The Not So Great

2018 was supposed to be a breakout season for Chris Hogan. With Brandin Cooks and Danny Amendola out of the picture, Hogan was supposed to take the next step as New England’s number two receiver. Instead, the 30-year old regressed. Playing in all 16 games, Hogan recorded 35 receptions for 532 yards and three touchdowns. He struggled to beat man coverage and had the lowest wide receiver success rate on the team.

The biggest problem with Hogan appeared to be a surprising lack of chemistry with quarterback Tom Brady. Per NFL Next Gen Stats, Hogan averaged 4.1 yards of separation on his routes. This was one of the best rankings in the league, meaning Hogan was finding holes in the defense. However, for whatever reason, Brady and Hogan just couldn’t connect.

Looking Into 2019

Four of New England’s five main receivers from 2018 are set to hit free agency. Josh Gordon is a restricted free agent, while Phillip Dorsett, Chris Hogan, and Cordarrelle Patterson will be unrestricted free agents. New England probably won’t bring everyone back, so there’s going to be some turnover at the position.

Of the four free agents, Gordon and Patterson have the best odds of returning to New England. As a restricted free agent, the Patriots still have Gordon’s rights. It’s highly unlikely another team makes a qualifying offer and risks draft compensation for a player as risky as Gordon. Chances are Gordon’s NFL career lives and dies in Foxboro. Patterson is a perfect chess piece for New England’s offense and Josh McDaniels should only increase his usage in 2019. Dorsett’s a good player, but he’ll probably look for more opportunity elsewhere. Similarly, Hogan turned down an extension prior to 2018. Chances are, he’ll aim for a pay raise on the open market.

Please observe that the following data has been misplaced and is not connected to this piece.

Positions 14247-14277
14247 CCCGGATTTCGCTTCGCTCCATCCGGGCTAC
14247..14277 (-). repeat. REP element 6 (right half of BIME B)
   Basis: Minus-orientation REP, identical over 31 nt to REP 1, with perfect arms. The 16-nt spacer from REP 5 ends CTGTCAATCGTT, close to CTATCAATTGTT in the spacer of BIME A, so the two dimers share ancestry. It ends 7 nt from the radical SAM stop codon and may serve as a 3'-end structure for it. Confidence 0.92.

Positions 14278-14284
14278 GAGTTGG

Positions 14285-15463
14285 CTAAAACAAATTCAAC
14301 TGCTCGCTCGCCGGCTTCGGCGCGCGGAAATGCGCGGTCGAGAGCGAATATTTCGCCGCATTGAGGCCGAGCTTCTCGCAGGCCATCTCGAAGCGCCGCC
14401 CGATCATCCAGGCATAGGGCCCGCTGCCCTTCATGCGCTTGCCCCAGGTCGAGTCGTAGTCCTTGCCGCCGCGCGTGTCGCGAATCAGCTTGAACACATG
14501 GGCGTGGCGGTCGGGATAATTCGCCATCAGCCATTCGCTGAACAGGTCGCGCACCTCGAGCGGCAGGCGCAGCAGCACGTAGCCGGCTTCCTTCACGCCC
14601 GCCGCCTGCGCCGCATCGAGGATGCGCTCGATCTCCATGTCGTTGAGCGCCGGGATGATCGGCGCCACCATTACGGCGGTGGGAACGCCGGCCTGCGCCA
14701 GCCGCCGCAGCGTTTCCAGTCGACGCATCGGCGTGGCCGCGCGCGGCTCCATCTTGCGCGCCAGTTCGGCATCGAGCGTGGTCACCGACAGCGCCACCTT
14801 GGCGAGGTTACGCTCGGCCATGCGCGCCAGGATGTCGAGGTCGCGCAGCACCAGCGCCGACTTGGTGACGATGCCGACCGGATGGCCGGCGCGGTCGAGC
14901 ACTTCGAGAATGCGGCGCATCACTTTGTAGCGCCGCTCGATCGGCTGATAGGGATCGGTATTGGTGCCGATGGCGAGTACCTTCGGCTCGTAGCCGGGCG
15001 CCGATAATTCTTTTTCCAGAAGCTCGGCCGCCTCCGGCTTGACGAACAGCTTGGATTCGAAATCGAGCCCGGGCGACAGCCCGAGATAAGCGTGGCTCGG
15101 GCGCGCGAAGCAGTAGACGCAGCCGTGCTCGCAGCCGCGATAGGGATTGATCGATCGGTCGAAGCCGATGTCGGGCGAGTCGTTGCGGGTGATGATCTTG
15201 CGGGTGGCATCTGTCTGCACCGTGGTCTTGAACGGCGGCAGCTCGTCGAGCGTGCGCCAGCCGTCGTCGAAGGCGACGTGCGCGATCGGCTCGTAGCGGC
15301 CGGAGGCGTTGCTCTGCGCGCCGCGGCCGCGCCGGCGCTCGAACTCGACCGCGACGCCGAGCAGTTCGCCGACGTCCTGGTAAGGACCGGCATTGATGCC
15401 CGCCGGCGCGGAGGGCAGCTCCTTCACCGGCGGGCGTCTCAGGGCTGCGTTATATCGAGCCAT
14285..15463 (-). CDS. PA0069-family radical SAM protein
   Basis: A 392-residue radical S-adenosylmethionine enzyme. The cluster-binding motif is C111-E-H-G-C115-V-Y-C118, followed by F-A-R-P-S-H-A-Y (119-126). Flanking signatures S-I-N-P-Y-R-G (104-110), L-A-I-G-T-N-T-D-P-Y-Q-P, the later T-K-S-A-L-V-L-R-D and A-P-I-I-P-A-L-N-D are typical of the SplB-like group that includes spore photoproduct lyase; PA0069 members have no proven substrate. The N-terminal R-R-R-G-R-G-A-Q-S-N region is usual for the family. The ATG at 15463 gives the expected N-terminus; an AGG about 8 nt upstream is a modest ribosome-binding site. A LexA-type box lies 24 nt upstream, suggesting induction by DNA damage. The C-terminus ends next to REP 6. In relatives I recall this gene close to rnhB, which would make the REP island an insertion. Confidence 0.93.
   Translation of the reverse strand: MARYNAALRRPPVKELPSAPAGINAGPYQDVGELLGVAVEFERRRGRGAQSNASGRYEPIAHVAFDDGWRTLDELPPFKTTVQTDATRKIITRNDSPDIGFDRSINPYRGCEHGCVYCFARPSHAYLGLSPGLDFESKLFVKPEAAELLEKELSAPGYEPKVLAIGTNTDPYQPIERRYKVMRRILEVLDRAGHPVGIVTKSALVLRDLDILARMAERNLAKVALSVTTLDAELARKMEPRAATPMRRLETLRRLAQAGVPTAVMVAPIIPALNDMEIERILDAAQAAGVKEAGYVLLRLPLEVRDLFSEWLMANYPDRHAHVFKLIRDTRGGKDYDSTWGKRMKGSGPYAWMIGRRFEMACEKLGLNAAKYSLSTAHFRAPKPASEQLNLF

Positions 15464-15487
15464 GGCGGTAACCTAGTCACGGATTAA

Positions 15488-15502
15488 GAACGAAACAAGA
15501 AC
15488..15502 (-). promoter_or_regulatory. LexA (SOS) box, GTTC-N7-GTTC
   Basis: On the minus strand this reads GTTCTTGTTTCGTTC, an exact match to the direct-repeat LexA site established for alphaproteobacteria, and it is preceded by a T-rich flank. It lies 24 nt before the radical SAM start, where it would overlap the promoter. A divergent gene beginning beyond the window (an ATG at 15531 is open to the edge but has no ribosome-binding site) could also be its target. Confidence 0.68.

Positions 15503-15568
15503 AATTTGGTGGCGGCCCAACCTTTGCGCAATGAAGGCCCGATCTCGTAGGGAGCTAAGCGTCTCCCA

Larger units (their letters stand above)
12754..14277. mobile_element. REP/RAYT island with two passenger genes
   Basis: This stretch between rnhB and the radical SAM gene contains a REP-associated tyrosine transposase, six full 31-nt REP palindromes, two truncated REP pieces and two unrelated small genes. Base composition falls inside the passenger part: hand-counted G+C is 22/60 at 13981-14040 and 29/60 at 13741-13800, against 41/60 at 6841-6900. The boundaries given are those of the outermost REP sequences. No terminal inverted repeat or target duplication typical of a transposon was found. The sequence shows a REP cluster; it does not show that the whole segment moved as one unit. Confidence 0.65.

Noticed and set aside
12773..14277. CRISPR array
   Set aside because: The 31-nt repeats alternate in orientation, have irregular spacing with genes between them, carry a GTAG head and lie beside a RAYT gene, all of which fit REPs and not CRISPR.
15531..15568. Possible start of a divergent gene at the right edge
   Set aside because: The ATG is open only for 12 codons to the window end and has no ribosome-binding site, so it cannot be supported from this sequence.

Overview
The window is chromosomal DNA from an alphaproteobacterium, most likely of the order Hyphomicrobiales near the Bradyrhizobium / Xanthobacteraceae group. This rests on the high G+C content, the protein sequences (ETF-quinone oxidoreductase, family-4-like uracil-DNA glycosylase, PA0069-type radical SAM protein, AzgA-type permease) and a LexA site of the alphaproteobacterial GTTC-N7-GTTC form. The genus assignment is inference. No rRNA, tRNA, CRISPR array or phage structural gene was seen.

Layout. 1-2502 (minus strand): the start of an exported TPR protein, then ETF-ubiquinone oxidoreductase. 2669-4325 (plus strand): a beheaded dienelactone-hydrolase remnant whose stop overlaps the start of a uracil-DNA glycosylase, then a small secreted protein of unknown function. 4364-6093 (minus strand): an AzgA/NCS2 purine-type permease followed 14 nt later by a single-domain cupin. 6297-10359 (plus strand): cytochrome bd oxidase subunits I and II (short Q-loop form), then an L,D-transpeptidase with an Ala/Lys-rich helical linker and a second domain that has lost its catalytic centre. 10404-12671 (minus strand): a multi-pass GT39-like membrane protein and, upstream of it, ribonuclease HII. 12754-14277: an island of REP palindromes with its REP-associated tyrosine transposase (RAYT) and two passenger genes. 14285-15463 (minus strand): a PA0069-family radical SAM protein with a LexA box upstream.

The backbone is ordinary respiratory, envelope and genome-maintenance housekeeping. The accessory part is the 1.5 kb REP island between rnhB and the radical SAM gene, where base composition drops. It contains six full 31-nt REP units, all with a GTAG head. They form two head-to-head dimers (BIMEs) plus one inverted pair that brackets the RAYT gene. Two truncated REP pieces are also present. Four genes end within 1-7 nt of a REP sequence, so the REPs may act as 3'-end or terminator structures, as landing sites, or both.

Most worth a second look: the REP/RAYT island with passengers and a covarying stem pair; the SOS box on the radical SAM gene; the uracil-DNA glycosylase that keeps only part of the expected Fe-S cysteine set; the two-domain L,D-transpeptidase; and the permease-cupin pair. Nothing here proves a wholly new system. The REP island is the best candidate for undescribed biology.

The only two receivers of note under contract for 2019 are Julian Edelman and the wholly-untested Braxton Berrios. Even if the Patriots can get two of their free agents back, they should look to upgrade the position. With Julian Edelman entering the final year of his contract, the Patriots could look to sign someone like Golden Tate, Adam Humphries, or Cole Beasley as a potential replacement. If they’re looking for more of a deep threat, Baltimore’s John Brown could be a smart low-cost acquisition.

New England enters the 2019 NFL Draft with a staggering 12 selections. Chances are, one of them will be used on a wide receiver. The Patriots typically don’t take receivers early in the draft, so a mid- to late-round selections like Hunter Renfrow or Andy Isabella would make a lot of sense.

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  1. Very surprised about the separation numbers on Hogan. The eye-test is a poor measure but I saw a receiver who couldn’t run away from anybody. To me he seemed like a decent zone beater with a ceiling as a #3 option. Until I learn more about how they put that number together, I’ll take the NextGen rating with a heaping dose of salt.